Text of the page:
The Greenham Women protest the deployment of cruise missiles in England

GREENHAM WOMEN AGAINST CRUISE [:] CRUISE THREATENS PEACE AND BREAKS THE LAW [:] 9th Nov ’83 take President Reagan to Court in the USA. NP, ND, but England, ca. Oct. 1983.
Poster printed in black, blue and red, 23 ½”h x 16 ½”w at sheet edge. Excellent condition.
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A rare 1983 persuasive map by the English anti-nuclear group Greenham Women Against Cruise Missiles, highlighting the deployment of American ground-launched cruise missiles around Great Britain.

In 1979 the Carter Administration agreed with its NATO allies to deploy several dozen ground-launched cruise missiles to the RAF air bases at Greenham Common and Molesworth, Great Britain, This was part of a broader effort to modernize NATO’s nuclear capabilities, as a counter to the Soviet deployment of intermediate range nuclear weapons in Warsaw Pact countries. The cruise missiles were eventually deployed under the Reagan Administration, in November 1983, and were the cause of much protest. Beyond the usual objections to nuclear weapons, Britons were concerned about such weapons based on their soil but not under operational control of their government.

“Greenham Women Against Cruise Missiles was organized in 1983 by a group of women who were part of the Greenham Common Women’s Peace Camp. The Greenham peace camps were a grassroots anti-nuclear movement in Great Britain. Several activists at Greenham organized Greenham Women Against Cruise Missiles, which sought to use the U.S. legal system to challenge the right of the U.S. government to deploy nuclear missiles on foreign soil. A suit was filed in U.S. federal court on their behalf by the Center for Constitutional Rights (New York, New York): “Greenham Women Against Cruise Missiles, et al. against Ronald Reagan, et al.” A Superior Court judge in New York ruled that the case was political and could not be heard, and an appellate court upheld that decision. Although the suit was unsuccessful, the Greenham women, led by Gwyn Kirk, used the lawsuit to make the American public aware of growing objections in the international community to the ongoing escalation of the nuclear arms race. A group of Greenham women traveled around the United States speaking out about these issues.” (Swarthmore College, “Greenham Women Against Cruise Missiles Collected Records, 1983-1989,” accessed on line April 2020)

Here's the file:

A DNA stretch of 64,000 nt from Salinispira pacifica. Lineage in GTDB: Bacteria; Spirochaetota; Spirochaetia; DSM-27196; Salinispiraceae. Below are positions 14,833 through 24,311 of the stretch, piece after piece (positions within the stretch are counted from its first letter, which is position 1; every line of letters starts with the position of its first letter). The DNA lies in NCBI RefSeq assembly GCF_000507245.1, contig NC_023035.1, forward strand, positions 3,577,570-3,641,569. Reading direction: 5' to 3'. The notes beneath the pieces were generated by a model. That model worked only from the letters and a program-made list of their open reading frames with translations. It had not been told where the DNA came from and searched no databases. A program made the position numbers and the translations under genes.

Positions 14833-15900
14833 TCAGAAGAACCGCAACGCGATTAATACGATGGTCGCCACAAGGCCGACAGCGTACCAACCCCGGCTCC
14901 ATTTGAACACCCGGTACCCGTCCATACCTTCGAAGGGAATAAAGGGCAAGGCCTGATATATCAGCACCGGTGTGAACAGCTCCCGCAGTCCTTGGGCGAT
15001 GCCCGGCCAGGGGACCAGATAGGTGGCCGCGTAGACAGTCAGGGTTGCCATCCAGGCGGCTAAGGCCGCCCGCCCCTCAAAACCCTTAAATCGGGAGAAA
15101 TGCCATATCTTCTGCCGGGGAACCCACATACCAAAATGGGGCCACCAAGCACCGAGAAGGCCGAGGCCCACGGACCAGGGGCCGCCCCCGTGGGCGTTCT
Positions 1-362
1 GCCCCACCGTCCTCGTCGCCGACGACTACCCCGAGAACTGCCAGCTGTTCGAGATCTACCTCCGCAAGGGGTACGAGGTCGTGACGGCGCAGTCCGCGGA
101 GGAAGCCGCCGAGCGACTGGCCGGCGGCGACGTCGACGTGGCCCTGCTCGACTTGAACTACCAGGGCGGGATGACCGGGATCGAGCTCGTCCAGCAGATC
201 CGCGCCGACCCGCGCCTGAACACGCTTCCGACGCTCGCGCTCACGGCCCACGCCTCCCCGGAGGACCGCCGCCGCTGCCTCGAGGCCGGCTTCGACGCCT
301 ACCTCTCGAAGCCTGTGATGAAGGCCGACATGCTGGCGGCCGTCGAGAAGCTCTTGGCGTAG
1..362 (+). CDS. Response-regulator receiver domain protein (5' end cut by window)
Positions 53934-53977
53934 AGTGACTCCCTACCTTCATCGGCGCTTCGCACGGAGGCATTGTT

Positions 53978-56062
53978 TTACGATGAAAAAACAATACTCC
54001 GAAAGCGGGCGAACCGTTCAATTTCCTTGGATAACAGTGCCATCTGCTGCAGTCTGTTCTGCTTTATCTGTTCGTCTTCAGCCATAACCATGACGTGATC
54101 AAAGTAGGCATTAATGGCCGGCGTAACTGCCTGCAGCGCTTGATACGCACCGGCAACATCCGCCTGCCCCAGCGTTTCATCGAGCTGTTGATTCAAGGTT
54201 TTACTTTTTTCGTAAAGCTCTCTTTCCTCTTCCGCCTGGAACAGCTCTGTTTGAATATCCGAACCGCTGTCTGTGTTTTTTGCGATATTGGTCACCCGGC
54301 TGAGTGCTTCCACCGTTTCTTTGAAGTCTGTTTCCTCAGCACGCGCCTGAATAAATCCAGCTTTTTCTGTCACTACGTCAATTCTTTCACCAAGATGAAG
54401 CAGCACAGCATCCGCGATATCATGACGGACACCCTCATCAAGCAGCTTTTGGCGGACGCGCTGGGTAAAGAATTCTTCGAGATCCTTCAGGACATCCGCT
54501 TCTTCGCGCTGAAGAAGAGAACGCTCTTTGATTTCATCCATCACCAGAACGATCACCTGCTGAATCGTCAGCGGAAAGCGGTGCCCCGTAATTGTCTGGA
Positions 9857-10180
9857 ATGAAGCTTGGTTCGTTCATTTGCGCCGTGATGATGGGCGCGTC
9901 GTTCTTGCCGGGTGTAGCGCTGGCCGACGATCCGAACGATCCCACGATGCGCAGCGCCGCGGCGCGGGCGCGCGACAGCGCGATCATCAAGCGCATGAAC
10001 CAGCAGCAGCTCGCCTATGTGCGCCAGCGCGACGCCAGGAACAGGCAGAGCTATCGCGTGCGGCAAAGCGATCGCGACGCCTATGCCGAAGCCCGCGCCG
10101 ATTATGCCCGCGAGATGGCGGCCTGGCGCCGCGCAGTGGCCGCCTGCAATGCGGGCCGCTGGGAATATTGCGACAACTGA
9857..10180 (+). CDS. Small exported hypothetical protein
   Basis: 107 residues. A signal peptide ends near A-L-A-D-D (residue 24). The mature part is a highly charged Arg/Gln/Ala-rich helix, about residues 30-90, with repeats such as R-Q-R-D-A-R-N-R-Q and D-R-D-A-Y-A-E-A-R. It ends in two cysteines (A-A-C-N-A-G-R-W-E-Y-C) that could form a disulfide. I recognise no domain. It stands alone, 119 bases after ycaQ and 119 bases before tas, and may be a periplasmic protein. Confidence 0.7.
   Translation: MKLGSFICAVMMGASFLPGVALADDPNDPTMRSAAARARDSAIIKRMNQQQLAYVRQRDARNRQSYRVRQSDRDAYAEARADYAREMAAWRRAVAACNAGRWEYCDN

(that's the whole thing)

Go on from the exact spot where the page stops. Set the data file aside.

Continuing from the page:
This map is essentially a call to action, announcing a plan to place protesters at each of the 102 American bases in Great Britain on November 9, 1983, the same day the aforementioned lawsuit was filed. Vividly colored in black, blue and red, it uses small numbered circles to indicate the bases and huge flags to emphasize the American presence in the country. The overall impression is that Great Britain has surrendered its sovereignty to the United States.

Ultimately, the Intermediate-Range Nuclear Forces Treaty, signed in 1987 by Soviet General Secretary Mikhail Gorbachev and President Ronald Reagan, banned land-based missiles with ranges of 500-5500 kilometers, including the cruise missiles deployed to England.

References
Not in OCLC, though an example is held by the Map Collection at New York Public Library.